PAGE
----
We told you about this while you were having your morning coffee — Michael Jordan did an interview promoting NBA 2K14 (in stores now) and was asked about playing LeBron James and other players of this era one-on-one if he were still in his prime. It was a softball question. What did you think Jordan would say?
“I don’t think I would lose. Other than to Kobe Bryant because he steals all of my moves.”
LeBron was asked about this Tuesday at Heat training camp (in the Bahamas, rough life) and his first reaction was to laugh that Jordan made the comment while promoting “his game” (remember LeBron is on the cover this year). Then LeBron said, via Brian Windhorst of ESPN:
Kobe took to twitter, too.
Kobe and LeBron are kind of treating MJ like you treat your drunk uncle at Christmas telling you how much better the NBA was back in his day. As they should. The game evolves, the players evolve and the league evolves with it — better is your subjective decision based on your preferences and what is imprinted on your neurons. Comparing players across eras in the NBA is generally farcical.
Jordan can say he’s win one-on-one, maybe he would. But that he is that competitive and protective of his legacy at age 50 is something today’s players should have a laugh about.
As they do every Monday during the season, the PBT Power Rankings came out and while the top three remained the same there were some climbers.
Specifically, the Thunder at No. 4 and the Pacers at No. 5.
Why they are there is the latest PBT Extra topic with Jenna Corrado. The simple answer is they are both excellent teams. Russell Westbrook, Kevin Durant, and Paul George are all playing like Top 10 players.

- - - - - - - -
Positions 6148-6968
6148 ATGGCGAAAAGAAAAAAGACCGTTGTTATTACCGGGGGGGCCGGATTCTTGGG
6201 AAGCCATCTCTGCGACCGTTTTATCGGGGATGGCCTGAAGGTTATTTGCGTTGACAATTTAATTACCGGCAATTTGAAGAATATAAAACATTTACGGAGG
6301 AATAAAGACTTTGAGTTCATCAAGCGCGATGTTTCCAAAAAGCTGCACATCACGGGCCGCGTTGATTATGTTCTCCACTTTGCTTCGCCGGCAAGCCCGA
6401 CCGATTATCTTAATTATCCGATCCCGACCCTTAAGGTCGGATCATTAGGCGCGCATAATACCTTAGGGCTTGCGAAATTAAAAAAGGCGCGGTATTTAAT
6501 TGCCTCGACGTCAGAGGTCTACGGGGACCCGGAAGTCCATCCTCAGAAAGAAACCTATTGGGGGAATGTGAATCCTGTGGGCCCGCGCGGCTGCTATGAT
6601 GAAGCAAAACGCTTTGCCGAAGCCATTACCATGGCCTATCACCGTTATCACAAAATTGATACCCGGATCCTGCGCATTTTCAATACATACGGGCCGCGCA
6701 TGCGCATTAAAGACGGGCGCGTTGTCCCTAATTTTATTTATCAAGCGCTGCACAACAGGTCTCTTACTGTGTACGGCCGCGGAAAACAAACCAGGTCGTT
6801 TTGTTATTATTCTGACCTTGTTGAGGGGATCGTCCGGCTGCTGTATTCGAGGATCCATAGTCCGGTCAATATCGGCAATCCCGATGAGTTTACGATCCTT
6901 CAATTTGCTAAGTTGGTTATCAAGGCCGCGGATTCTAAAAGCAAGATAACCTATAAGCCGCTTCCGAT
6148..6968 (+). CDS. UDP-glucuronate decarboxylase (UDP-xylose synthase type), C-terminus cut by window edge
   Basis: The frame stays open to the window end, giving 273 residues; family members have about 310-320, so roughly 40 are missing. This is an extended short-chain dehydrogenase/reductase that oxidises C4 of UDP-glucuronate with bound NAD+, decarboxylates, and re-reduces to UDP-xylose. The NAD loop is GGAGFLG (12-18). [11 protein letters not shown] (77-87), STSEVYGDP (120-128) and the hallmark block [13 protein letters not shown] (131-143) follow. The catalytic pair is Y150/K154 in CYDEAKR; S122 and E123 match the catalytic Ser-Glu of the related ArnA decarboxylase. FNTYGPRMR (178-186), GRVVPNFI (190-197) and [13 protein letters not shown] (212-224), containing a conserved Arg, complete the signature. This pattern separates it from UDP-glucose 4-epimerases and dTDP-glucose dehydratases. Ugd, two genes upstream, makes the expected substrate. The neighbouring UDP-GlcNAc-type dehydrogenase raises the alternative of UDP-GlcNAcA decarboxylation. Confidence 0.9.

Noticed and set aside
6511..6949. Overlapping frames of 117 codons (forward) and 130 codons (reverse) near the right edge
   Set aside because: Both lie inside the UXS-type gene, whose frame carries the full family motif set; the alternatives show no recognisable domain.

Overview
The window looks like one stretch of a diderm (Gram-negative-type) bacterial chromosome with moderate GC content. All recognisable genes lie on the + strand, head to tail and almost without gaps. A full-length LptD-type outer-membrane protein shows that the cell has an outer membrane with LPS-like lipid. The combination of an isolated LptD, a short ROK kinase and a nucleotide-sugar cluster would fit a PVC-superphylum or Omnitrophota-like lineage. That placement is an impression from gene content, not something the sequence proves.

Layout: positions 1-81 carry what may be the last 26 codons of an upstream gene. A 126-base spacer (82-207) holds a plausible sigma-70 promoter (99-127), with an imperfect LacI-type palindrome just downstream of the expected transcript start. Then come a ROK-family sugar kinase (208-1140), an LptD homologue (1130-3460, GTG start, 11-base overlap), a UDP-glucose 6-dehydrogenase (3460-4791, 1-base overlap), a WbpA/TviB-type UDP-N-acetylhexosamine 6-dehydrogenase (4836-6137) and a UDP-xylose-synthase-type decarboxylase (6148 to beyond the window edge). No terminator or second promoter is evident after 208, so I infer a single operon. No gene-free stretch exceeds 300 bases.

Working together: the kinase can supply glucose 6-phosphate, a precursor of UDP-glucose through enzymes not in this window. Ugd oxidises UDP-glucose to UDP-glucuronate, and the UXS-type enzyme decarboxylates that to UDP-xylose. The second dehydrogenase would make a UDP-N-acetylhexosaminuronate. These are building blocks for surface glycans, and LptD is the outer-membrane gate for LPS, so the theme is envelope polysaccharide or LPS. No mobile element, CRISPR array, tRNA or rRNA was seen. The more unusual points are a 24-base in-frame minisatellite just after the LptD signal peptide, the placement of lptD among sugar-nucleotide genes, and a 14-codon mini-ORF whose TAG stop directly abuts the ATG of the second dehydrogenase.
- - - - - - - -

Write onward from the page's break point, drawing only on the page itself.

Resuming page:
The ProBasketballTalk NBA podcast is back.
Sure we’re a month into the season, but we’re going to get this podcast rolling again and you can expect us on each Monday and Thursday, with a variety of guests talking everything around the NBA.
Today NBC’s own Dan Feldman joins Kurt Helin to talk Kobe Bryant‘s retirement announcement, and what that means both for the Lakers going forward this season and beyond, but also what that could mean for Byron Scott’s future as the Lakers’ coach.
We also delve into the “showdown” between the Lakers and Sixers on Thursday, talk about the job Brett Brown is doing there as coach (a good one), we talk some Warriors, some Draymond Green, Pistons, Spurs and Pacers to round it all out.
Listen to the podcast below or you can listen and subscribe via iTunes.
It’s this simple: The Sacramento Kings are 5-5 when DeMarcus Cousins plays this season, 1-7 when he sits. (And that win number is a big misleading, they looked like they would have beaten Charlotte with him, but when he left with back pain they lost, they could easily be 6-4 with him.)
So it’s good news that Cousins is expected to return to the Sacramento lineup Monday night. Well not good for Rick Carlisle and the Mavericks, but good for the Kings, as reported by James Ham at CSNBayArea,com.
This season Cousins is averaging 27.9 points and 11.2 rebounds a game, he has a true shooting percentage above the league average (56.3 percent for Cousins) and he has a PER of 27.1 which is sixth best in the league.
Combine him with the numbers Rajon Rondo has put up lately the Kings become much more dangerous. They’d be even scarier if everyone stayed healthy and George Karl would settle on a lineup.
It was expected Kobe Bryant would retire at the end of this season.
It was not expected Kobe would make that official on Nov. 29 — it’s caught the media at Staples Center Sunday (of which I was one) and the fans by surprise.
In this PBT Extra, I talk with Jenna Corrado about the mood inside Staples Center Sunday.
More importantly, I discuss the sense I got that Kobe understands it’s time to walk away, and he is at peace with that.